Snooker: O'Brien surprise for Higgins

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The Independent Online
FERGAL O'BRIEN, a Dubliner who stands 20th in the world rankings, and Anthony Hamilton, the world No 11 from Nottingham both make maiden appearances in a world ranking final as they dispute the pounds 60,000 first prize in the British Open today.

O'Brien's 6-5 win over the defending champion, John Higgins, was a major surprise and a setback the world No 1 could have done without since his defence of the world title starts at the Crucible Theatre, Sheffield on Saturday. Hamilton's 6-1 win over Jimmy Michie, the world No 81 from Pontefract, brought the burly Yorkshireman's week of giant-killing to a tame conclusion.

Three mediocre frames last night gave way to consecutive centuries, a 112 by O'Brien to level at 2-2, a 116 from Higgins to regain the lead. The obvious scenario was for Higgins to pull away but O'Brien equalised at 3-3 with a run of 63 and completed his recovery from 0-57 with a yellow to pink clearance to lead 4-3. With 74, he went two up with three to play.

The Irishman did not score in the ninth, which Higgins concluded with a run of 57, but his 61 put him 40 ahead with only three reds left in the 10th.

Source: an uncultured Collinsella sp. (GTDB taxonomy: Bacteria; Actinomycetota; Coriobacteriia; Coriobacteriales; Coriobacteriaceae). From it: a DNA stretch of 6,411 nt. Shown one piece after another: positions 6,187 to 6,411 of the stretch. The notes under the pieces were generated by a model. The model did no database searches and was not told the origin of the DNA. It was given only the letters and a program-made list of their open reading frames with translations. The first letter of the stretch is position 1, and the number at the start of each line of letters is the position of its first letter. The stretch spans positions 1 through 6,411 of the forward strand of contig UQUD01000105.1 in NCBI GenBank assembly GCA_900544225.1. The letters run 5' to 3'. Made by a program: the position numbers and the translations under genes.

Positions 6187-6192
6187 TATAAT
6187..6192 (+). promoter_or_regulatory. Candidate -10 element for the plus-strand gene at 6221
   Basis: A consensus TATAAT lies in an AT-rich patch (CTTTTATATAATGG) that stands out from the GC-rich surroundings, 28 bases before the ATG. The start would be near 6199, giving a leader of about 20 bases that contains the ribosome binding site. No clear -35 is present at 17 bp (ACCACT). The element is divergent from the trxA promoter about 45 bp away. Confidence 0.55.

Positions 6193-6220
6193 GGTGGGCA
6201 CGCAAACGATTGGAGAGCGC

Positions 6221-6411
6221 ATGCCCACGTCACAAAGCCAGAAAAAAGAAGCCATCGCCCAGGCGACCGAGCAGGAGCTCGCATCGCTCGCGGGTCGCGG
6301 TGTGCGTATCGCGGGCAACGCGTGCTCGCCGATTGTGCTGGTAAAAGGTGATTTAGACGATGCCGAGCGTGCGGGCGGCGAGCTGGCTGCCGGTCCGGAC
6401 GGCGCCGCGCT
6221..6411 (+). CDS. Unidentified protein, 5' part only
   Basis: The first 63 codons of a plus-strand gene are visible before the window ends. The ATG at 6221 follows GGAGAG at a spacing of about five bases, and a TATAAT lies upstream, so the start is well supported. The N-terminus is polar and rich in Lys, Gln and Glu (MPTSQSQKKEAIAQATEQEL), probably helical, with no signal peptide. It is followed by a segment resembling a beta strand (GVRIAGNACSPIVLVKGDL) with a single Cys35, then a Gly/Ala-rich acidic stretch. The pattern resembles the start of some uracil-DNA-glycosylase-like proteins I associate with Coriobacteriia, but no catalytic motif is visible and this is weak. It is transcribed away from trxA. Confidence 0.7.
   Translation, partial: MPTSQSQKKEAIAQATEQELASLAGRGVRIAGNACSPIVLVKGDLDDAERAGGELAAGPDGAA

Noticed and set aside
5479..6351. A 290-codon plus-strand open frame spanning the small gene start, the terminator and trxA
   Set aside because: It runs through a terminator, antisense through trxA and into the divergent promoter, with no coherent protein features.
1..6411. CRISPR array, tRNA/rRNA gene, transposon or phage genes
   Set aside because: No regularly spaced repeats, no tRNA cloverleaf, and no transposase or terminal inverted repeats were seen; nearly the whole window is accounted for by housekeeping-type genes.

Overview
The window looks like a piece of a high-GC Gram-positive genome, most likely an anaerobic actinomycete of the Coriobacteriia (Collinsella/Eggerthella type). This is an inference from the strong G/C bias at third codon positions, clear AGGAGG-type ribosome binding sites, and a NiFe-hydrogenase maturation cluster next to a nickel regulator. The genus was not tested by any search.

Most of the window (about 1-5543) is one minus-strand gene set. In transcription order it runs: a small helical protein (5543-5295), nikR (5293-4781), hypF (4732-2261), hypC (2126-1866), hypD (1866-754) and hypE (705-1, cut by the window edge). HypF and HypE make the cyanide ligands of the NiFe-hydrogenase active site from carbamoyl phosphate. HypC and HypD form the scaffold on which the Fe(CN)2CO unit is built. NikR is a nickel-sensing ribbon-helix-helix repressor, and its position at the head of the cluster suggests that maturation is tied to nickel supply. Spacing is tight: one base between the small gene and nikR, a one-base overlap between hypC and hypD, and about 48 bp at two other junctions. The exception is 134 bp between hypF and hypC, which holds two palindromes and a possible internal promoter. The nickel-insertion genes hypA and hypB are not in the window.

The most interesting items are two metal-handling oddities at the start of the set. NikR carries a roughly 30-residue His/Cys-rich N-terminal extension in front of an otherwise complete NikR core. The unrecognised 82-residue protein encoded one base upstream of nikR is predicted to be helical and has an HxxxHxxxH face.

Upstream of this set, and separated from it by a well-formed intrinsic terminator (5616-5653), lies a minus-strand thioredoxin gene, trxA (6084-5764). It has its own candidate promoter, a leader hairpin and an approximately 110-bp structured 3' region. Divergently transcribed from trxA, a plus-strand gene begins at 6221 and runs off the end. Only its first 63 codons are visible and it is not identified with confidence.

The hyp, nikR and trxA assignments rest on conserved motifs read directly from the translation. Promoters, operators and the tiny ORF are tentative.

The world champion's first clearance attempt foundered as he hit the green a whisker too softly and left it on the lip of a pocket. Snookered as he was by the brown, O'Brien seemed to have a simple enough swerve to pot the green but, fearful of swerving the cue ball too much and sending it into the pocket as well, swerved it too little and failed to make contact.

Higgins cleared to level at 5-5 but with immense resilience O'Brien overcame his disappointment and settled to the 68 which left the world No 1 needing a snooker in the decider.

Hamilton dropped a 48-minute opening frame to Michie on the pink and was initially tentative for fear that he might bungle his golden chance to reach his first major final but once he had cleared with 34 to win the second frame on the black he drew steadily away with a solid display which included breaks of 70, 55, 70 and 74.

"These things come when you least expect them," said Hamilton. I had tonsillitis, which really knocked me about, and I came down to Plymouth really struggling in practice. The aim was to get through one match so this is fantastic."

A trio of 5-4 successes over Marco Fu, Paul Hunter, and Mark Williams put him through to a quarter-final in which he beat Stephen Hendry 5-3.

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